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December 7, 2014

Oil-Related Stocks: Valuations Before Buying

Oil prices have dropped by about 40% over the past six months. Not surprisingly, the decline has led to weakness in oil-related stocks. This weakness intensified last week when shares of many energy companies were assigned Black Friday discounts.
Following the big drop, there have been some calls for investors to start buying these stocks. These calls are based on the assumption that oil prices will rebound in the months to come. Having started my finance career in Houston analyzing energy-related companies, I fully realize the potential profits that can be made from taking a contrarian stance. Being greedy when others are fearful does work in the energy sector.  (It also works well in all other sectors too). The challenge is knowing when a discount is a true bargain. A very big secondary challenge is ensuring the longer-term reward is large enough to justify the short-term opportunity cost of a continued drop in the stock price and/or a period of underperformance.
Fortunately, meeting these challenges does not require forecasting where oil prices will be six or 12 months from now. I don’t know where crude prices will be next year and neither does anybody else. A combination of supply, demand and the strength or weakness of the U.S. dollar all influence the price of crude. There are simply too many underlying variables and wildcard events to make a reliable forecast. There are some basic assumptions we can use, however: the global economy remains highly dependent on oil, the amount of oil in the ground is decreasing, it will become more difficult and expensive to extract it in the future and whenever oil stays below certain price levels, various companies have less economic incentive to continue pumping from certain wells.
There is also one other assumption we can use: valuations are mean-reverting. To the extent that valuations have contracted too much, prices on energy-related stocks should rise. This assumption is at the heart of contrarian investing. Contrarian investors look for situations where the prevailing valuation has priced in most of the bad news but little of the potential for upside. Contrarian strategies work because what ultimately matters is how a stock performs after purchase. As an investor, you want to maximize your potential reward relative to the level of risk you are taking.
How do you know if valuations have priced in enough bad news? Look at the relative valuations. Over a period of time, valuations will fluctuate within a range. Valuations below their historical average are attractive (the stock is cheap) while valuations above their historical average are pricey (the stock is expensive). Be sure to do additional research to ensure that nothing has significantly changed to warrant a reduced valuation. Also, look at the absolute valuation. If a stock has traditionally traded at a price-earnings ratio of 100 and now it trades at 50, it is technically cheap on a relative basis but still darn expensive on an absolute basis. You want the stock to be attractively valued both on a relative and on an absolute basis.
The following tables put the current relative valuations of energy-related stocks into perspective. The first table shows the median sector and industry group median price-earnings (P/E) ratios as of the end of November 2014 (last week's closing price) and how they compare to three-, five- and seven-year average medians. The second table shows the median P/E ratios at four different key dates: the end of last month, June 2014 (just before oil started its recent drop), February 2009 (the end of the last bear market) and June 2008 (near the last record high for oil prices).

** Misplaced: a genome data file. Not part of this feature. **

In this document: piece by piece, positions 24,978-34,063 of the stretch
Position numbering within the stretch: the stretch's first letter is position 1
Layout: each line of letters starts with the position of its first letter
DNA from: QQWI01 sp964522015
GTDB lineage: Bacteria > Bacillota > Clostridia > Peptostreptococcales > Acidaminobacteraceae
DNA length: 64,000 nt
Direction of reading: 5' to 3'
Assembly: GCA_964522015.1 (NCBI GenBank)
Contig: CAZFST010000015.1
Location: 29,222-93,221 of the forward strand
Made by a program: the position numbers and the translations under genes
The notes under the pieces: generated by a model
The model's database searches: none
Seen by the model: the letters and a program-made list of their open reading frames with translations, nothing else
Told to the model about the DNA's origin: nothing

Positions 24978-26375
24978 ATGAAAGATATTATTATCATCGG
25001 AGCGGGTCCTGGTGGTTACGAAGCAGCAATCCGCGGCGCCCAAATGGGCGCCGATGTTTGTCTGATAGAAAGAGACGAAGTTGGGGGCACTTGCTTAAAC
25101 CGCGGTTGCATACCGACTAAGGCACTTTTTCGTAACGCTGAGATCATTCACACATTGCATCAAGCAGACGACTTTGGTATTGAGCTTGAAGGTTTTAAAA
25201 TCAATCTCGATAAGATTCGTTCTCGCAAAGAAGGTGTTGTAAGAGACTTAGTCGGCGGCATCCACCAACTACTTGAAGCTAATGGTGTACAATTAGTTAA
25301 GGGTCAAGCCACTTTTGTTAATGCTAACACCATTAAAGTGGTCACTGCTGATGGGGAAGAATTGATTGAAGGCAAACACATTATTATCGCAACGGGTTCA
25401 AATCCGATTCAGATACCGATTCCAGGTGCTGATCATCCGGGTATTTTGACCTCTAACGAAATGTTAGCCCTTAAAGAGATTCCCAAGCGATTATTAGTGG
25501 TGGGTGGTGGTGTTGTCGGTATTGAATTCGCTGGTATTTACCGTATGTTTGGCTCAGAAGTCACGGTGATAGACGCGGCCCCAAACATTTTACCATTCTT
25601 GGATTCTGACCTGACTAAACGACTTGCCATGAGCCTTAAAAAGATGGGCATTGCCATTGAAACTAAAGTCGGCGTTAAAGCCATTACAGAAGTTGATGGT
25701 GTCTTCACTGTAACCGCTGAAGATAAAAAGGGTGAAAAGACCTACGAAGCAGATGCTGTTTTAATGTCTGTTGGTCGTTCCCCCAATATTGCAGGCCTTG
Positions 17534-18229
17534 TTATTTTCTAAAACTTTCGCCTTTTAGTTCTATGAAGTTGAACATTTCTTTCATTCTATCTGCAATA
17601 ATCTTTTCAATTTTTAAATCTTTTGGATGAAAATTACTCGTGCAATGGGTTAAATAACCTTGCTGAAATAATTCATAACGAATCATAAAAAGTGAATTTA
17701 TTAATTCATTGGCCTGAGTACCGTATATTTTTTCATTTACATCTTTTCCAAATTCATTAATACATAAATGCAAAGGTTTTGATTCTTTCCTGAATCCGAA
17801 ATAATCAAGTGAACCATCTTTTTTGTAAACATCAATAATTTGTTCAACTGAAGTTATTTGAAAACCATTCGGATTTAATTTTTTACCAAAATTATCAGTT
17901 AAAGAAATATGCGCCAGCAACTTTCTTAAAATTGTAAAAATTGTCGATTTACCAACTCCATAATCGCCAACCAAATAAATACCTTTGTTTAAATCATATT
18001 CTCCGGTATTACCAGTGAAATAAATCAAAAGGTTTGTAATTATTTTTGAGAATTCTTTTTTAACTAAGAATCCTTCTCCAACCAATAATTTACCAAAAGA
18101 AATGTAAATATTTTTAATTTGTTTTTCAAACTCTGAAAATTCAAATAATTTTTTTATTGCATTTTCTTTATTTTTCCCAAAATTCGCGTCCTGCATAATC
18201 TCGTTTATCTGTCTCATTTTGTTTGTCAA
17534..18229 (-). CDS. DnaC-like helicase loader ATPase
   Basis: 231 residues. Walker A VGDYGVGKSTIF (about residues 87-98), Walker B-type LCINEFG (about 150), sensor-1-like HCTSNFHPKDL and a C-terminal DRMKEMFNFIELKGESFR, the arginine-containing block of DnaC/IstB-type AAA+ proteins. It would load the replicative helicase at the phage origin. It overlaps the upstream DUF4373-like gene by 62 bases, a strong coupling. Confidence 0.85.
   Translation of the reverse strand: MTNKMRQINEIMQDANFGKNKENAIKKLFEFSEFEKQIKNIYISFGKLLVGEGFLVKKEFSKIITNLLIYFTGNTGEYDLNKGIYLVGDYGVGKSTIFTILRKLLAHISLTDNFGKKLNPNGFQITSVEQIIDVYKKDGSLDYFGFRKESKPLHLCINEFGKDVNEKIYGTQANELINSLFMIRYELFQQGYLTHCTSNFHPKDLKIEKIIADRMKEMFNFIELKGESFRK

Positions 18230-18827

The data is from our Stock Investor Pro database and screening program. I used the statistical summary report function (click on “Print” under the “File” menu in Stock Investor Pro) to gather the data.
Table 1. Current and Historical Median Price-Earnings Ratios
Sector / Industry Group
Nov 2014
3-Year Avg
5-Year Avg
7-Year Avg
Energy
14.9
17.6
17.0
15.9
Oil & Gas - Integrated
13.2
13.0
14.3
12.5
Oil & Gas - Operations
13.3
15.8
14.3
15.0
Oil Well Services & Equipment
16.8
19.4
18.1
17.9
Table 2. Month-End Median Price-Earnings Ratios
Sector / Industry Group
Nov 2014
Jul 2014
Feb 2009
Jun 2008
Energy
14.9
19.7
6.0
18.6
Oil & Gas - Integrated
13.2
14.2
6.3
11.5
Oil & Gas - Operations
13.3
17.7
6.1
21.7
Oil Well Services & Equipment
16.8
25.0
5.4
17.2
 Source: AAII Stock Investor Pro. Data as of 11/28/2014.
The Week Ahead
Just four S&P 500 companies will report earnings. They are H&R Block (HRB) on Monday, AutoZone (AZO) on Tuesday, Costco Wholesale Corp. (COST) on Wednesday and Adobe Systems (ADBE) on Thursday.
The first economic report of note will be October Job Openings and Labor Turnover Survey (JOLTS) on Tuesday. Thursday will feature November retail sales, November import and export prices and October business inventories. The November Producer Price Index (PPI) and the preliminary University of Michigan’s December consumer sentiment survey will be released on Friday.
Atlanta Federal Reserve president Dennis Lockhart will speak on Monday. 
About The Author - Charles Rotblut, CFA is  the VP and Editor for American Association of Individual Investors (AAII).  Charles is also the author of Better Good than Lucky.  (EconMatters author archive here)

The views and opinions expressed herein are the author's own, and do not necessarily reflect those of EconMatters.

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Item Reviewed: Oil-Related Stocks: Valuations Before Buying Rating: 5 Reviewed By: Econ Matters